When I returned from Christmas vacation, I found a jury summons amidst the stack of mail waiting for me. At first I thought, “Cool. I get to see the judicial system in action. I get to fulfill a civic responsibility.” Then I looked at the date. Monday, January 30th. Hmmmmm . . . renewal conference would be over—that’s good. Oh. No. Home Assignment week. It was supposed to be a “No Kids” week, but I’d told people to bring their kids. Three kids were coming to spend the week with me, and I would be fulfilling my civic responsibility. Then I thought, “Well, most of the time the cases settle and people are excused without ever having to report. I’m sure that’s what will happen.”
Being sure that something will happen is definitely not the same as it not happening. I checked the website Friday night per the instructions. Sure enough, every number but the sixty surrounding mine were excused. The instructions said to call between 10:15 and 11:00 Monday to see if I needed to report to the courthouse Monday afternoon. I called, they said to report. Then I thought, “There’s still a chance I won’t even get to a courtroom let alone get chosen for the jury.”
We all went to courtrooms. The judge said they needed 6 jurors, but they would start by interviewing 12 to speed the process along. I was juror number 11 to enter the jury box. I could see my whole week crumbling before my eyes. The judge described the nature of the case—the defendant was accused of indecent exposure, resisting arrest, and a few other related things. In the course of the voir dire the judge asked if anyone had ever been a victim of an indecent exposure. That was one of the few times I could raise my hand.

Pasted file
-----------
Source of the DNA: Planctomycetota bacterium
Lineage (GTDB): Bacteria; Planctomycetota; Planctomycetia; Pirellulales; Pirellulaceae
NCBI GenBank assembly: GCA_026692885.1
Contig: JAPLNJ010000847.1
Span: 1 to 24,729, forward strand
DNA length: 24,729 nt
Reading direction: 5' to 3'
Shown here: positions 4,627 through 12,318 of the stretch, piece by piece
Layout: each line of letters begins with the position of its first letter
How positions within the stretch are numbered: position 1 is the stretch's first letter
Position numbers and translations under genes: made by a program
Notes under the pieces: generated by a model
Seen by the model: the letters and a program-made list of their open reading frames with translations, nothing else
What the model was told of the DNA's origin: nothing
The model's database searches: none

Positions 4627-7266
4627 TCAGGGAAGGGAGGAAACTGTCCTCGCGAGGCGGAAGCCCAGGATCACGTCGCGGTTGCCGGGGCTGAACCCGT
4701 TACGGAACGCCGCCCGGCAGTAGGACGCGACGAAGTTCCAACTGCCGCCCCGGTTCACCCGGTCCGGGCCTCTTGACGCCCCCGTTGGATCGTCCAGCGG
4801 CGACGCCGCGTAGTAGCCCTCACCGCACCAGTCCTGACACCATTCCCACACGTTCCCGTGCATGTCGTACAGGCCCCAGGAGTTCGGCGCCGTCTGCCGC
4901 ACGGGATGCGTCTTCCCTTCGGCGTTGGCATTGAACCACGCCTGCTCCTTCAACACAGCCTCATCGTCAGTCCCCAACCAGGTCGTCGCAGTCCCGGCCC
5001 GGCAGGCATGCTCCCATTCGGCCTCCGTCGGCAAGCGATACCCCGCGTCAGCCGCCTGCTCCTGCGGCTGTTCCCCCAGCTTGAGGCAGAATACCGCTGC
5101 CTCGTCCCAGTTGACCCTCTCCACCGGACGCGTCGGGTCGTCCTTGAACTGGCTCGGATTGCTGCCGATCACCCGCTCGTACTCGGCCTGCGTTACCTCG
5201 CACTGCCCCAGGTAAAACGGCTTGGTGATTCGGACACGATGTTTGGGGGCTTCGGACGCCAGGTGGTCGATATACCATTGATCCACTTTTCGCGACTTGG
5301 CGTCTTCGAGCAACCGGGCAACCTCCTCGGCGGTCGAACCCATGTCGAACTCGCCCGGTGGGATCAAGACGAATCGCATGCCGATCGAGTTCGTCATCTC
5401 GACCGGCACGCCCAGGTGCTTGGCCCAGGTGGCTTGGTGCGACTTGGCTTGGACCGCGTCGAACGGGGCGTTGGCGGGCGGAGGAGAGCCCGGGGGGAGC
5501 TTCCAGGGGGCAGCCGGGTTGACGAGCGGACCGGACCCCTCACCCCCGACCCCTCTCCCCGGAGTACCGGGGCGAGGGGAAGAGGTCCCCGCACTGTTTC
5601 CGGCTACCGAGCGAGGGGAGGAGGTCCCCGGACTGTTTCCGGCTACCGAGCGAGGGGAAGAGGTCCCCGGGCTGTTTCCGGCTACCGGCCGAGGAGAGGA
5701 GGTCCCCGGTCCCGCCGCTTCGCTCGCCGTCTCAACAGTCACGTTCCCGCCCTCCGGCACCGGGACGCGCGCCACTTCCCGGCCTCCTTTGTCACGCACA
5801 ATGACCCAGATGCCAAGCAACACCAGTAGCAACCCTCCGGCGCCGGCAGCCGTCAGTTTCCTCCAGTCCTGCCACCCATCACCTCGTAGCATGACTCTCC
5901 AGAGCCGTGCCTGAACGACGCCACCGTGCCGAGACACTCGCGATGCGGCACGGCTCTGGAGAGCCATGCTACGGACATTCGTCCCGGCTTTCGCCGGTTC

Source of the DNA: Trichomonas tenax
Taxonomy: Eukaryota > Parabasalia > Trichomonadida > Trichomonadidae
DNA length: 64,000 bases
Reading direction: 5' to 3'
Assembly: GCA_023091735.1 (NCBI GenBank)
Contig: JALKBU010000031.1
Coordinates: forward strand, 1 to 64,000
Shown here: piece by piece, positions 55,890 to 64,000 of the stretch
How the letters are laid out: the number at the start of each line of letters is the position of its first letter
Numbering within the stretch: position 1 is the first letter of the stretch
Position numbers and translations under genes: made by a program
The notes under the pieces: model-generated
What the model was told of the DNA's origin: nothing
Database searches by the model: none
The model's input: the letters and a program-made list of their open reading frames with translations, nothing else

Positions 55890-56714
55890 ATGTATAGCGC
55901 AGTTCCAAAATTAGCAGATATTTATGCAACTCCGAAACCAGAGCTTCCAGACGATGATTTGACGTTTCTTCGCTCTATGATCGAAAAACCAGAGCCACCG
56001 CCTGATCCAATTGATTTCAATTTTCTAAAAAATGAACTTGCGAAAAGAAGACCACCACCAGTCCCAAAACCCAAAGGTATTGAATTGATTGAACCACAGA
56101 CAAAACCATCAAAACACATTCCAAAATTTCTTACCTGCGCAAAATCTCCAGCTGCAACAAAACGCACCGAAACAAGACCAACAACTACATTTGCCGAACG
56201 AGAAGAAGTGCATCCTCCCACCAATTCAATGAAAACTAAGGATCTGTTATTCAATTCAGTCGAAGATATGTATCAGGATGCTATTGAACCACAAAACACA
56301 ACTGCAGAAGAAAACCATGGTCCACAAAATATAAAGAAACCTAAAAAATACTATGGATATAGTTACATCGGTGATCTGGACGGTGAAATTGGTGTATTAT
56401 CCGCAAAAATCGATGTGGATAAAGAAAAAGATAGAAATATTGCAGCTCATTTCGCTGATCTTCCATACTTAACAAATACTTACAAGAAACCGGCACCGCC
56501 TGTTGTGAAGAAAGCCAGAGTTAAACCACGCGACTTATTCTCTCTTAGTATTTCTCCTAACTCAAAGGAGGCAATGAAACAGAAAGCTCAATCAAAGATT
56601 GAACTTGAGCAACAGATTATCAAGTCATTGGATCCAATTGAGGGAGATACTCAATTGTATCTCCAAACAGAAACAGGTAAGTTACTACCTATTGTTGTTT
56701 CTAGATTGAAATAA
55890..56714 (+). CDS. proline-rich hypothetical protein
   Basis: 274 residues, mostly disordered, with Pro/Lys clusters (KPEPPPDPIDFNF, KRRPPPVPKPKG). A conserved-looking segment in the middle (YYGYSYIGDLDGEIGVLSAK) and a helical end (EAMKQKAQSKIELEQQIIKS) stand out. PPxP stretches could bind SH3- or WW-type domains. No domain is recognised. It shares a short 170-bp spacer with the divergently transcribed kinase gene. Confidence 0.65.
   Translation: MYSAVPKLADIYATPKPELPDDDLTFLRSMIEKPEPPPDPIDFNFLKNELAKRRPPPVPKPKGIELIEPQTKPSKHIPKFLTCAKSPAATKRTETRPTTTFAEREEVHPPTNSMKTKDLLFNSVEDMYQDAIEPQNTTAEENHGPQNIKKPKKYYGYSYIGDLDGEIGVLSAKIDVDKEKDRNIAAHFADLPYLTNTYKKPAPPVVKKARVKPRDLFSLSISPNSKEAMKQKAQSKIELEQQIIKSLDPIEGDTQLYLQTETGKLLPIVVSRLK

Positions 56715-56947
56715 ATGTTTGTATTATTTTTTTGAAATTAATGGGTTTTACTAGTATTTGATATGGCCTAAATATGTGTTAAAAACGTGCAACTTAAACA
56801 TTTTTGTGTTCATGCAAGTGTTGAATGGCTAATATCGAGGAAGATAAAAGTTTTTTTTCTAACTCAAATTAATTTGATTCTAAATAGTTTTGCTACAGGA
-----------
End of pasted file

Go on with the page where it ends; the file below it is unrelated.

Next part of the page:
During the summer I studied in France during college I was flashed regularly. In the Gardens at Versailles. In a park in Grenoble. In the Gardens at Versailles. (Yes, it happened more than once the day that I was there!) And a few other places. I was shocked and annoyed; I felt like I had a sign over my head, visible only to perverts that said “Please Expose Yourself to Me.” I haven’t thought about it too much since then.
Well, the questioning by the A. D. A. went on for a while. Then the Defense Attorney started his questioning. I have a feeling he liked to hear himself talk. He didn’t even get half way through the jury with his voir dire when his time ran out. Then they started with their challenges of which they each got three. It got down to seven of us who were left. I thought they’d keep all seven of us . . . six jurors and an alternate. When it got down to seven, the attorneys asked for a brief recess. We came back about 10 minutes later. Soon after I sat down, the judge asked me to move to the front row. I thought, “OK, this is it. I’m on the jury.” Before I could sit down, the defense attorney asked for me to be his last challenge. The judge instructed me to hand my badge to the clerk and have a good afternoon.
While I was a little disappointed about missing out on seeing this part of democracy in action, I was greatly relieved to be able to spend the “no kids week” with three fantastic kids.
I guess all that exposure 20 years ago paid off!
photo courtesy of Marcelo Gerpe